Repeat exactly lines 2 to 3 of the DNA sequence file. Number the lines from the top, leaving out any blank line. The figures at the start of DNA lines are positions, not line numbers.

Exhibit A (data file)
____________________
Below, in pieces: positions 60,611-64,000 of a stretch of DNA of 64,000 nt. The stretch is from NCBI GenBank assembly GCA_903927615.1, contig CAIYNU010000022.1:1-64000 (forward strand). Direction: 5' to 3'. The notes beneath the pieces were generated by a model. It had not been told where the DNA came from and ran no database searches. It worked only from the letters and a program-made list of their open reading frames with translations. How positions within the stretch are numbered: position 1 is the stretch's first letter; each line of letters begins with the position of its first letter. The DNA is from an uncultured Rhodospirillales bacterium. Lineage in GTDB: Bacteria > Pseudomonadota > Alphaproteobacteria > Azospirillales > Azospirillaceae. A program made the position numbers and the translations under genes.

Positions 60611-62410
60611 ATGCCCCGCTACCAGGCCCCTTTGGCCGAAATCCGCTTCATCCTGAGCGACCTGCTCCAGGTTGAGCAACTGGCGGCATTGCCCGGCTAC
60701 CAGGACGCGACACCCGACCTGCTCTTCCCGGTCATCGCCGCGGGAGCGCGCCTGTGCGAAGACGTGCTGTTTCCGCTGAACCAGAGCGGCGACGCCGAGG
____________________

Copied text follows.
Positions 60611-62410
60611 ATGCCCCGCTACCAGGCCCCTTTGGCCGAAATCCGCTTCATCCTGAGCGACCTGCTCCAGGTTGAGCAACTGGCGGCATTGCCCGGCTAC